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Transform Care March 20, 2015

ACO Buzz: Role Models for a Successful Shift to Value

Partner, Health and Life Sciences, Oliver Wyman

A recent post reviewed why some Accountable Care Organizations (ACOs) have failed to generate anticipated cost savings, while others are moving forward. Here, Oliver Wyman’s Tomas Mikuckis provides some specific examples of partnerships that demonstrate how to strategically navigate from a fee-for-service to a value-based market:

In recent weeks, a number of interesting success stories have been highlighted in various publications. Taken together, they show that delivering value can’t be achieved through a one-size-fits-all prescription. The examples highlight the importance of capitalizing on the often unique advantages of given local markets to create traction and momentum. Here’s a cross-country roundup of role models for success on value:

  • Massachusetts: Blue Cross Blue Shield of Massachusetts (BCBSMA) has expressed a commitment to driving cost and quality improvement through value-based arrangements. The Blue Cross Alternative Quality Contract (AQC) rewards doctors and hospitals for higher quality and better outcomes. In 2014, independent researchers examined the first four years of the AQC and found that it has lowered costs and improved patient care for HMO Blue members. A recent Avalere Health report concluded that “models like the AQC could serve as potential building blocks for collaborations that align incentives across providers and several payers” and “as backbones for pilots that engage the Medicare program and other government payers, with the potential to transform healthcare delivery and spending.” Part of BCBSMA’s advantage has been a very highly organized physician market with lots of employment and infrastructure in place, enabling providers to take risk and be successful. While BCBSMA’s announced intentions to expand the program beyond its HMO business to more open-access PPO networks isn’t yet a guaranteed slam-dunk, as some observers have noted, the effort to do so will benefit from a strong foundation laid with a high degree of provider buy-in and engagement.
  • Michigan: Blue Cross Blue Shield of Michigan faced a very different landscape, with a more fragmented and less developed physician landscape. BCBSM embarked on a multi-year investment to develop what is now among the nation’s largest Patient-Centered Medical Home programs. The program achieved certified savings of $155 million in prevented ER and hospital claims from the first three years of the PCMH designation program. Data from 2013-2014 shows adult patients in Blue-designated PCMH practices had a 27.5 percent lower rate of hospital stays for certain conditions than non-designated practices, and a 9.9 percent lower rate of ER visits over non-PCMH doctors. The investment in the PCMH model appears to be paying outsized dividends as well, evident in both the rapid introduction of hospital value-based contracts in that market over the past two years and a number of unique ACO-based product partnerships that have been launched in the state. More on the BCBSM PCMH and others can be found in the Patient-Centered Primary Care Collaborative’s annual review here.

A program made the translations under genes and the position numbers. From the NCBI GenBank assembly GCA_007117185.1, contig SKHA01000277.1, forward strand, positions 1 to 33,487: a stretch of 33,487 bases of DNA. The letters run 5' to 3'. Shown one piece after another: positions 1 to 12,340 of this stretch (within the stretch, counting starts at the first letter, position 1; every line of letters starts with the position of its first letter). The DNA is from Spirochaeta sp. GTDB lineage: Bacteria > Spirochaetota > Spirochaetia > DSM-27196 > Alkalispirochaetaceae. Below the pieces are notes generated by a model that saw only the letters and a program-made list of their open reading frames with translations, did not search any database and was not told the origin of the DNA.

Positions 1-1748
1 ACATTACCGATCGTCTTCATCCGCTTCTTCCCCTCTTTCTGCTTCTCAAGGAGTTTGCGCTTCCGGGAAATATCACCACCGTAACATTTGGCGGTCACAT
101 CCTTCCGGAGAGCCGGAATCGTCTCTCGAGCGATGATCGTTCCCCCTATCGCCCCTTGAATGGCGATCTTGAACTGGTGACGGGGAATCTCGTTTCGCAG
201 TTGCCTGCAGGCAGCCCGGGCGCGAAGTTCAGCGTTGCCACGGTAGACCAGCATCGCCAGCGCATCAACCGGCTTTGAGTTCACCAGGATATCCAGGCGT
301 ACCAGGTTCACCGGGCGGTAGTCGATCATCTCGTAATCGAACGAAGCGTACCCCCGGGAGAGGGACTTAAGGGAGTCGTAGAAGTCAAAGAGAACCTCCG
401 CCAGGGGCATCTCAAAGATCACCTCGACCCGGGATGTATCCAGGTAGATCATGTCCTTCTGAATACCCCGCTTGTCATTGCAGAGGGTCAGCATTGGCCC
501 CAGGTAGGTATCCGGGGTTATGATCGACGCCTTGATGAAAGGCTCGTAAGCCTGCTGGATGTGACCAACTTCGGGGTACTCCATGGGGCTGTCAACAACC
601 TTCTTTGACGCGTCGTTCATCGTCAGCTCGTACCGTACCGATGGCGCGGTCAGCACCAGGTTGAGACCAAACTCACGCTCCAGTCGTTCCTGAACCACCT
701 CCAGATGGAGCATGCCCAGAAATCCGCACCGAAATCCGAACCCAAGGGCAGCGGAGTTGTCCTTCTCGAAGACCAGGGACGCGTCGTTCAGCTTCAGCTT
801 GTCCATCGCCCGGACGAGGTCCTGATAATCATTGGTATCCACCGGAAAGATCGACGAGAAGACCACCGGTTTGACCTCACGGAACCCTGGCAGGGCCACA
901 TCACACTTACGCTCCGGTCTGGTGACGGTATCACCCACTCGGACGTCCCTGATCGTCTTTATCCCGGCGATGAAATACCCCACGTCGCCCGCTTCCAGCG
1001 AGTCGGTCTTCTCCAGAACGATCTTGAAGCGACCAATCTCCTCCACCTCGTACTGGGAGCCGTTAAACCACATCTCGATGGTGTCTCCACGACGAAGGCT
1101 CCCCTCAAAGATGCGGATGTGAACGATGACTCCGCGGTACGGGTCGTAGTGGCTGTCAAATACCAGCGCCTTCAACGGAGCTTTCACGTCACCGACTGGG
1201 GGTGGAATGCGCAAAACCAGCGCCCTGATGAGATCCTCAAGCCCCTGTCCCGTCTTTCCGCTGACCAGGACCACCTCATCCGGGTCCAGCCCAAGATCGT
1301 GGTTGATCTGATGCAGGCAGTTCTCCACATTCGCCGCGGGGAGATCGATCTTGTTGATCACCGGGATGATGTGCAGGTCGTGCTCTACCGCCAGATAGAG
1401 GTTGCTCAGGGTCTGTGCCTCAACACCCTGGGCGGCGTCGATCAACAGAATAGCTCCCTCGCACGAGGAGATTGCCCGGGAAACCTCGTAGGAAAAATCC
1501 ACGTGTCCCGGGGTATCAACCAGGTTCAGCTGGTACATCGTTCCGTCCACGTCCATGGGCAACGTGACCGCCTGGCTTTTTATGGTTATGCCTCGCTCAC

The examples highlight the importance of capitalizing on the often unique advantages of given local markets to create traction and momentum. – Oliver Wyman’s Tomas Mikuckis
  • Washington: Last year Providence Health & Services and Swedish Health Services launched the Providence-Swedish Health Alliance, one of the first ACOs in the country to work directly with employers on high quality, affordable healthcare benefits for employees, allowing providers to work directly with employers on employee benefits product development. Boeing was the first employer to sign with the new ACO. The willingness by Boeing to be innovative and game-changing in how it offers benefits to its employees has catalyzed competition among several well-organized delivery systems. Boeing’s leadership encouraged these systems to take risk, commercialize their ACO capabilities, and “productize” the opportunity to compete for market share of patients, rather than admissions, creating conditions for further investment in population health. The aerospace company’s forward thinking has since been cited as the start of a new trend in other similar markets.
  • New Hampshire: Earlier this month, Tufts Health Plan and Granite Healthcare Network, representing five of New Hampshire’s largest health systems, signed an agreement to create a new and innovative insurance company. The new company, designed to coordinate care and promote evidence-based care practices, is an interesting example of identifying market opportunity and then creatively bringing together the necessary assets and capabilities in a lower-risk, faster-to-market way than going it alone.

While these approaches are highly diverse, with varying roles being played by payers, physicians, delivery systems, and employers—they do have one thing in common: Each involves partnership across multiple stakeholders in ways that would have been hard to imagine just a few years ago. While still novel, they represent the actions of early movers recognizing significant opportunity in turning formerly competitive relationships into potential win-win partnerships, given the right dose of sustained innovation and investment.

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